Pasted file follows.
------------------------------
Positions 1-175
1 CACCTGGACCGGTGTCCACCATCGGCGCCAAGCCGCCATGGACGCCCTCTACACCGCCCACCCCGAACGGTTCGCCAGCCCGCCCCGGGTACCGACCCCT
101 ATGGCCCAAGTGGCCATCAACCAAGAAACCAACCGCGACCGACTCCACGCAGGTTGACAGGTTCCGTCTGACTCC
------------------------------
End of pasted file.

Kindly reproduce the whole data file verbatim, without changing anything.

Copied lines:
Positions 1-175
1 CACCTGGACCGGTGTCCACCATCGGCGCCAAGCCGCCATGGACGCCCTCTACACCGCCCACCCCGAACGGTTCGCCAGCCCGCCCCGGGTACCGACCCCT
101 ATGGCCCAAGTGGCCATCAACCAAGAAACCAACCGCGACCGACTCCACGCAGGTTGACAGGTTCCGTCTGACTCC